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of such opposite and contradictory materials, as never before met in the human mind. This is the reason why folk are never weary of talking, reading, and writing about a man

“ So various, that he seem'd to be

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495. Johnson's Courtship. I have often heard my mother say she perfectly remembered Johnson's wife. He has recorded of her that beauty which existed only in his imagination. She had a very red face, and very indifferent features; and her manners in advanced life — for her children were all grown up when Johnson first saw her had an unbecoming excess of girlish levity, and disgusting affectation. The rustic prettiness and artless manners of her daughter, the present Mrs. Lucy Porter, had won Johnson's youthful heart, when she was upon a visit at my grandfather's, in Johnson's school-days. Disgusted by his unsightly form, she had a personal aversion to him. Business taking Johnson to Birmingham, on the death of his own father, and call

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mistress there, he found her father dying. He passed all his leisure hours at Mr. Porter's, attending his sick-bed, and, in a few months after his death, asked Mrs. Johnson's consent to marry the old widow. After expressing her surprise at a request so extraordinary “No, Sam, my willing consent you will never have to so preposterous a match.

You are not twenty-five, and she is turned of fifty. If she had any prudence, this request had never been made to me. Where are your means of subsistence ? Porter has died poor, in consequence of his wife's expensive habits. You have great talents, but, as yet, have turned them into no profitable channel.” “Mother, I have not deceived Mrs. Porter: I have told her the worst of me; that I am of mean extraction, that I have no money, and that I have had an uncle hanged.” She replied, that she valued no one more or less for his descent; that she had no more money than myself; and that, though she had not had a relation hanged, she had fifty who deserved hanging.” And thus became accomplished this very curious amour. (').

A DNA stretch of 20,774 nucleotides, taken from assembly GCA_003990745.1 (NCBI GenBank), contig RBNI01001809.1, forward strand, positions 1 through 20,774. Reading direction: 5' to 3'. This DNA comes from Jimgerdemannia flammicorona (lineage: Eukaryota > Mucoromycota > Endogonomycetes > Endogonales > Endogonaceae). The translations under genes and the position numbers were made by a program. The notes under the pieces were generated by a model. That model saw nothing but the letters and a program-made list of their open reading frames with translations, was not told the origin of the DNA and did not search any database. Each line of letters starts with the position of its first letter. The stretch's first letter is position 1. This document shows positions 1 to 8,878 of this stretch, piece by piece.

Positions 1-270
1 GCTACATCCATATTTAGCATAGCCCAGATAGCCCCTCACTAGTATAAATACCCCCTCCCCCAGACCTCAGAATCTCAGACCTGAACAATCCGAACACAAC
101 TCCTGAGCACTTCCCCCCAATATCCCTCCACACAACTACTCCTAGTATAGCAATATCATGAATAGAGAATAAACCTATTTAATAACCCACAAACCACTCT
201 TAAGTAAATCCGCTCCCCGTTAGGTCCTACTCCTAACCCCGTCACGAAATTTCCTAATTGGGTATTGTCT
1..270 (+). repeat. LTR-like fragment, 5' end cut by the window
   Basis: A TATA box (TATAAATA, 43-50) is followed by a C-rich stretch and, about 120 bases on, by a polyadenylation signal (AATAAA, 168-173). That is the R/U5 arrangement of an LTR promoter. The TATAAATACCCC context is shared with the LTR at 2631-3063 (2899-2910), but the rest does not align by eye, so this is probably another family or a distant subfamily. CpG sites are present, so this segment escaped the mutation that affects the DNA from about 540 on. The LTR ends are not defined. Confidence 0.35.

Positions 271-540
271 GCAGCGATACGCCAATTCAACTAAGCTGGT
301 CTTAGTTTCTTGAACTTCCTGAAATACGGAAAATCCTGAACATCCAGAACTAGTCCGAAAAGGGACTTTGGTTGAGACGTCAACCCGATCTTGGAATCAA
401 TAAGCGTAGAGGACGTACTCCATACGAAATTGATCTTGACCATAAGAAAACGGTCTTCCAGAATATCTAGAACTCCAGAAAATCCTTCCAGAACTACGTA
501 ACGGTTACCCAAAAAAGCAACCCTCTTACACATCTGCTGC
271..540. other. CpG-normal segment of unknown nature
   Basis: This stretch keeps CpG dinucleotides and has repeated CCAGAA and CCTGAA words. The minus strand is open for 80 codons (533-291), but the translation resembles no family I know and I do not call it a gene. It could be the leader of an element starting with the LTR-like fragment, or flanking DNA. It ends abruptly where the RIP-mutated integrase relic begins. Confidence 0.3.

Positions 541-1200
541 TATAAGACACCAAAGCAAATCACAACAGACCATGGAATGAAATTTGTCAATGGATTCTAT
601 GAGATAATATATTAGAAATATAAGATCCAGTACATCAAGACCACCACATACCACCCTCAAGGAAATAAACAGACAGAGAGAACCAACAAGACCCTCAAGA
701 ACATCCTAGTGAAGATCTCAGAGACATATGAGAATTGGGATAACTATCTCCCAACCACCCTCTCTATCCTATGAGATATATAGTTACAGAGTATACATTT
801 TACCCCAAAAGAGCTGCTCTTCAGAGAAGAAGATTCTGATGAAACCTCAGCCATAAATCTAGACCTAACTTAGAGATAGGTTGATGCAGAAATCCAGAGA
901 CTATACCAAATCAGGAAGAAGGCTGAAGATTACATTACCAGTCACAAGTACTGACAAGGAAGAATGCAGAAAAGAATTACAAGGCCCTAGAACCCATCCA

496. Miss Elizabeth Aston. The following is the conversation that passed between Dr. Johnson and myself in company, on the subject of Miss Elizabeth Aston, of Stowe-hill, with whom he always passed so much time when he was in Lichfield, and for whom he professed so great a friendship :- SEWARD. “I have often heard my mother say, Doctor, that Mrs. Elizabeth Aston was, in her youth, a very beautiful woman ; and that, with all the consciousness and spiteful spleen of a very bad temper, she had great powers of pleasing; that she was lively and insinuating. I knew her not till the vivacity of her youth had long been extinguished ; and I confess I looked in vain for the traces of former ability. I wish to have your opinion of what she was -- you, who knew her so well in her best days.” Johnson. “My dear, when thy mother told thee Aston was handsome, thy mother told thee truth : she was very handsome. When thy mother told thee that Aston loved to abuse her neighbours, she told thee truth ; but when thy mother told thee that Aston had any marked ability in that same abusive business, that wit gave it zest, or imagination colour, thy mother did not tell thee truth. No, no, Madam, Aston's understanding was not of any strength, either native or acquired.” SEWARD. “But, Sir, I have heard you say, that her sister's husband, Mr. Walmesley, was a man of bright parts, and extensive knowledge; that